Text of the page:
In 1936, only five years after beginning production, SS Cars startled the motoring public with the Jaguar 2.5-liter saloon, the company’s first car to feature overhead valves. The engine was the robust seven-bearing, six-cylinder unit built by Standard, but with a new cylinder head designed by Harry Weslake and Bill Heynes. With 104 bhp, smoothly delivered, flowing lines, a gearbox which made the best of the power, and a new chassis, it was the model which made the company’s reputation. Jaguar was then only a model name, but it was adopted as the company’s name after “SS” had acquired unfortunate connotations during the war.

If the Jaguar saloon epitomized excitement, it was as nothing compared to the Jaguar SS 100. No sports car better epitomizes the late 1930s, which is why it has been the model for so many modern “nostalgia” cars. It looked right from every angle and age has not withered its beauty.

Every aspect was in harmony. Stone guards over the large headlights, the long louvered bonnet and large wire wheels were aggressive, yet the flowing lines were silkily feline. It has the grace of a prowling cat. At Brooklands in 1936 a tuned and lightened version lapped at 104.1 mph, but normally owners tended not to race them. Instead they appeared in the rallies, trials and sprints which formed the bulk of British motorsport and they were successful because of their superb power-to-weight ratio, gearbox, brakes and handling. They were great all-rounders.

Chassis number 39030 was originally dispatched to Glovers, the early SS Jaguar dealers for Ripon on January 13, 1938. The Jaguar Daimler Heritage Trust, who have issued a Heritage Certificate for the car, record that it was originally delivered finished in lavender with blue trim. Purchased from Coys of Kensington in 1975, this beautiful example subsequently spent twenty years with a French enthusiast, before returning to home shores in the late 1990s. During its spell in France it underwent a comprehensive restoration by specialists Le Coq, in which the chassis and fittings were meticulously overhauled. The car comes with its original 3.5-liter engine and gearbox, although it is currently fitted with a competition power unit and uprated gearbox. These items were assembled in the vendor’s own workshops, specifically for competitive motoring and detail work included gas flowing of the cylinder head, the fitment of bronze liners to guides and conversion to use unleaded fuel. Further work was subsequently carried out to the suspension and shock absorbers as well as the gearbox by SS Jaguar specialists TRAC at a cost of over $6,400. Much attention was paid to detail, so that components such as the body tub and petrol tank were carefully and discreetly flexibly mounted to avoid damage on the arduous road rallies in which 39030 has become a competitor.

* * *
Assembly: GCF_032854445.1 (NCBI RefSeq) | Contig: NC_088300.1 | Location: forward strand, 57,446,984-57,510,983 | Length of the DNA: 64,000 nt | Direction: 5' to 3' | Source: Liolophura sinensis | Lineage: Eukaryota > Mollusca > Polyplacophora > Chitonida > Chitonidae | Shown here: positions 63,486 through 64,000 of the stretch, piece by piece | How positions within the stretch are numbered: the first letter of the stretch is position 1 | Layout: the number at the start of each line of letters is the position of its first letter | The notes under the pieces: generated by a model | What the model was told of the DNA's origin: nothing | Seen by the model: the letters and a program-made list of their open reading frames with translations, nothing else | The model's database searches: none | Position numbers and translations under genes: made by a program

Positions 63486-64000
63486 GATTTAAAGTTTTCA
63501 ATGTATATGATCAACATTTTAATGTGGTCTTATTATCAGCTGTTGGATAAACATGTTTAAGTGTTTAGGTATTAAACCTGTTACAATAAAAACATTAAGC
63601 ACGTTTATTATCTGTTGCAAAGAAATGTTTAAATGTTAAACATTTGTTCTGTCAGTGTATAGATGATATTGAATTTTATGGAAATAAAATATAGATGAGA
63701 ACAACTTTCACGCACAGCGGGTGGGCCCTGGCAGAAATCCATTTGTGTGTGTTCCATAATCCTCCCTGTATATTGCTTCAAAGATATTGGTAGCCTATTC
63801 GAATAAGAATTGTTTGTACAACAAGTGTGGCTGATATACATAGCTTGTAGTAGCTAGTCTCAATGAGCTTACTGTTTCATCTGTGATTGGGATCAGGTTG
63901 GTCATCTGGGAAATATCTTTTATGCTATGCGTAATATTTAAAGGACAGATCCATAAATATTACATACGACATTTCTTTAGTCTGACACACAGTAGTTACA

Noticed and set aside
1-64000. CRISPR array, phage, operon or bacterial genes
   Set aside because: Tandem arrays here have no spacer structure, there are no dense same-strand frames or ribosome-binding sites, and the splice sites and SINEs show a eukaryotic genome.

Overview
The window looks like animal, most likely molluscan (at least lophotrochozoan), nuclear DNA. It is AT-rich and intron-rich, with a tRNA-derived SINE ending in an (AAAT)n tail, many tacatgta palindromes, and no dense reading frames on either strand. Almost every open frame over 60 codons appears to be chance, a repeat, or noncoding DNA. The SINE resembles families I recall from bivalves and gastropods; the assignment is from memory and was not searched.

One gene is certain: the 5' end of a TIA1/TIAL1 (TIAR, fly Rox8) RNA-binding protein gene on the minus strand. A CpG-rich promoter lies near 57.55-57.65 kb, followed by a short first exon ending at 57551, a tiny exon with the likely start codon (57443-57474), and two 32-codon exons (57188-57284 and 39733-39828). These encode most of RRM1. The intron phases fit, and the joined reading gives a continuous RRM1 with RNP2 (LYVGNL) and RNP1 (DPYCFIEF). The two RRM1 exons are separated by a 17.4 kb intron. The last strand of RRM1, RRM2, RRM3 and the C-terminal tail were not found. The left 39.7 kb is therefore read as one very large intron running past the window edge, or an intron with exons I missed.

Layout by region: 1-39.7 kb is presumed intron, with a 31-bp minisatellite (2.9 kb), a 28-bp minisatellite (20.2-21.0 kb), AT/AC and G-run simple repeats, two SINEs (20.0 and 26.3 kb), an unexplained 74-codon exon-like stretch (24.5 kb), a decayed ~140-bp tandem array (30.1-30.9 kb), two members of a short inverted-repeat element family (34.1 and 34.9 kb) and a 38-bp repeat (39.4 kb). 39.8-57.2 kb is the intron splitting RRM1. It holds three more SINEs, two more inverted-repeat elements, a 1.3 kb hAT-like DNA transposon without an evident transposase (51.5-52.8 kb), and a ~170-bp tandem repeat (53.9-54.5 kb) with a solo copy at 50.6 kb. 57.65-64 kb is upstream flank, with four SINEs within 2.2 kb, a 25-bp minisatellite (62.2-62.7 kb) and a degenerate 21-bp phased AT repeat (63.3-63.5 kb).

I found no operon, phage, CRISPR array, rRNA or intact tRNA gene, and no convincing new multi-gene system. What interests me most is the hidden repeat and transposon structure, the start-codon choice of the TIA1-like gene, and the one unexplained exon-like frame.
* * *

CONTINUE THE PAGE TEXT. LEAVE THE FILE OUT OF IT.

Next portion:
The car, now immaculately finished in traditional British Racing Green, with contrasting black hide, has recently contested such popular and competitive international rallies as the acclaimed Liege-Rome-Liege road rally. Despite this it remains in the most magnificent condition throughout and complete with FIVA identity card, UK registration and MO26T certificate is ready to be entered for any similar international events to be held in this season’s calendar of historic motorsports.

SCM Analysis


Vehicle:1938 Jaguar SS 100 3.5 Liter
Years Produced:1935-39
Number Produced:118
Original List Price:$1,795
SCM Valuation:$160,000-$185,000
Tune Up Cost:$400-$500
Distributor Caps:$60-$75
Chassis Number Location:Stamped on right frame rail 9" behind front spring shackle; may be obscured by paint or wear"
Engine Number Location:Stamped on raised boss on right rear of block just below head
Club Info:Club Classic Jaguar Association, 1754 Hillcrest Ave, Glendale, CA 92669
Alternatives:Bentley 4.5-Litre DHC, LaSalle Series 50 convertible coupe, Mercedes-Benz 500K cabriolet

This car sold at Barrett-Jackson/Coys of Kensington’s Monaco sale on May 27, 2000 for $183,381.

By any usage, the SS 100 must be considered a true classic. It is rare, lovely, iconic, and best of all, enjoyable. Only 118 of these cars were ever built and yet so many still survive that it is a rare classic car gathering that doesn’t have at least one out for the day. Above all, they are cars that are used and enjoyed by their owners rather than being kept in hermetically-sealed display cases. And they are practical. Even with the original four-speed gearbox, the seven-bearing engine can stand long distances at modern highway speeds without undue risk. Speeds over 80 mph are not excessive, though one must bear in mind that the car will be brought to a stop with rod-operated drum brakes slowing narrow tires.

This example is not particularly original in its detailing. One specialist noted incorrect chroming used on many pieces and substitutions of modern parts for some components. However, this car was restored to stand up to challenging secondary roads rather than straw-hatted concours scrutineers. The substitution of a competition-built engine (probably from a 3.5-liter Jaguar saloon) and a modern five-speed gearbox are in keeping with this intention, though the original drivetrain was included. If the new owner had the same intention of driving this car hard and enjoying its rugged power, then the price for this attractive, event-proven car was reasonable. It can easily be enjoyed for a season or two of vintage rallying and then cleaned up and sold, with very little net cost to the owner.—Gary Anderson, Editor and Publisher, British Car Magazine; [email protected]

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